Conceptual Model for Mutual (Host-Guest) Authentication of Intangible Cultural Heritage
The intangible cultural heritage (ICH) of indigenous communities is an attraction to many tourists. Authentic ICH experiences rely on the perceptions and actions of both the host community and guests, a topic which has received with limited scholarly attention, particularly in recent research. This paper presents a conceptual model examining how the mutual (host-guest) authentication of ICH (integrating the perceptions of both hosts and guests) can potentially lead to community empowerment. A literature review has identified that the host community?s attitude and motivation towards ICH, their psychological and economic benefit from ICH, and their participation or involvement in the ICH, together influence the authentication of ICH by these communities. Similarly, a guest?s attitude to and motivation for ICH as well as the way the traditional objects, events or environment are experienced, influence the authentication of ICH. The proposed mutual ICH authentication model combines the interaction of such host and guest factors in authentication of ICH, i.e. both the host community and guest should perceive the same elements as authentic ICH through a synthesis of their own unique perspectives. The perceived authenticity of ICH by the host and guest is reflected in their loyalty, satisfaction, and support for tourism. Further, the model suggests that tourism based on authentic ICH has the potential to empower local communities in their economic, social, psychological and political domains. The proposed model may be useful for future research defining power relations in the authentication of ICH and improving community-based ecotourism through community empowerment.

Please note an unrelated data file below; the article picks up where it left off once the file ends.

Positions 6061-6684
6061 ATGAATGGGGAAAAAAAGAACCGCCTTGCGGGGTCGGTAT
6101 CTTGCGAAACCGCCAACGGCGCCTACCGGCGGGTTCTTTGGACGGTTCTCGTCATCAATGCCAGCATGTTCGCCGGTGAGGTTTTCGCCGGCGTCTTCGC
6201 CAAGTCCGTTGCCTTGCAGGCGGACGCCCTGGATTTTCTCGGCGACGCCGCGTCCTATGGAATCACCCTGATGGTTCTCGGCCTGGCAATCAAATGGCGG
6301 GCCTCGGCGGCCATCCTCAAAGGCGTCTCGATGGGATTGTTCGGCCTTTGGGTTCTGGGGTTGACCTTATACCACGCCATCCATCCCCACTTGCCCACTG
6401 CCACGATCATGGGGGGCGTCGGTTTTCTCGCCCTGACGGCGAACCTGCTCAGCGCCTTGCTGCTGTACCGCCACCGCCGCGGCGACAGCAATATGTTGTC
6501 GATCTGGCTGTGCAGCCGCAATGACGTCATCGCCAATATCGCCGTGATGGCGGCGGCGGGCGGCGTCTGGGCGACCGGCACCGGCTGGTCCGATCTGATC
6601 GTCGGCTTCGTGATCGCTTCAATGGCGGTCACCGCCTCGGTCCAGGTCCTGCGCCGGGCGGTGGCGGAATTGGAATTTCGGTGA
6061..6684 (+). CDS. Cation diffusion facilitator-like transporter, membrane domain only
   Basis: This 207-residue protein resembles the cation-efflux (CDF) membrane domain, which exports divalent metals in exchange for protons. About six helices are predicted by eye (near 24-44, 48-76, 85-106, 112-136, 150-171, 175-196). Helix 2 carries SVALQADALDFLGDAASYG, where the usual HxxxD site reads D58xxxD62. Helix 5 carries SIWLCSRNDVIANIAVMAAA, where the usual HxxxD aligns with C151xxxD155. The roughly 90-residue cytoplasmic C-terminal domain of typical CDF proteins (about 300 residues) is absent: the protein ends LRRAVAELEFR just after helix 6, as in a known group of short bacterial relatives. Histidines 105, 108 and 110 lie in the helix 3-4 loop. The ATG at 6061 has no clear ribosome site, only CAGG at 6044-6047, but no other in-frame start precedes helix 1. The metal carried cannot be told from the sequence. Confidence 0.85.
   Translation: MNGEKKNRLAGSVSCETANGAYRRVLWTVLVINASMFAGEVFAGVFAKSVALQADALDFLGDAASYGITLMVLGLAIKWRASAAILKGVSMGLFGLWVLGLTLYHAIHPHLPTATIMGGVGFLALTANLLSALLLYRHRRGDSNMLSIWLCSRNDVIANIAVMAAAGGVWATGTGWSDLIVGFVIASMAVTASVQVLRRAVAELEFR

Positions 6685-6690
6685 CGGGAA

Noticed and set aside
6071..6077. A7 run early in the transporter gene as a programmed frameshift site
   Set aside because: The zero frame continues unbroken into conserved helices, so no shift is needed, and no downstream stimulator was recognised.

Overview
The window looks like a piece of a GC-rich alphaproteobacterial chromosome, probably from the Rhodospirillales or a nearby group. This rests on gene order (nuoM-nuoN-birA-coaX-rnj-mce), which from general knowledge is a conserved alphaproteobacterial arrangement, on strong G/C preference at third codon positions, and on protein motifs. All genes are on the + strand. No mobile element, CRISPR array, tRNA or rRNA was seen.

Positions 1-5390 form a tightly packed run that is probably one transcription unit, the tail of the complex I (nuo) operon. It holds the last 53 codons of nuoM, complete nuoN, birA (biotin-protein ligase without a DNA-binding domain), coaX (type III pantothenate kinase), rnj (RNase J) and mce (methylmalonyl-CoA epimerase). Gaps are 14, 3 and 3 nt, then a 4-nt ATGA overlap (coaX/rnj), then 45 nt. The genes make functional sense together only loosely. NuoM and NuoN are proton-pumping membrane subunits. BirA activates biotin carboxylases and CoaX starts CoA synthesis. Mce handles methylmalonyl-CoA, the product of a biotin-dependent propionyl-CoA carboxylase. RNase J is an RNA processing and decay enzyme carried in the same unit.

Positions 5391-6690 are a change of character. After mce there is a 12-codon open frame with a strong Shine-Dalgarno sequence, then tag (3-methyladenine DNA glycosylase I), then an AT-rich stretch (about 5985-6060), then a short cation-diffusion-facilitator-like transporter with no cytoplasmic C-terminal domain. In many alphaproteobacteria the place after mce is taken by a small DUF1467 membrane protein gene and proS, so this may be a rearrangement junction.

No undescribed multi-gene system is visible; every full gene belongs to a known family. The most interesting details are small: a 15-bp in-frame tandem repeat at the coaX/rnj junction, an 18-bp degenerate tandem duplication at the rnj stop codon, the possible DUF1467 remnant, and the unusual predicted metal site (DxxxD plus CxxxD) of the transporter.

Keywords: intangible cultural heritage, authenticity, mutual authentication, cultural tourism, community empowerment
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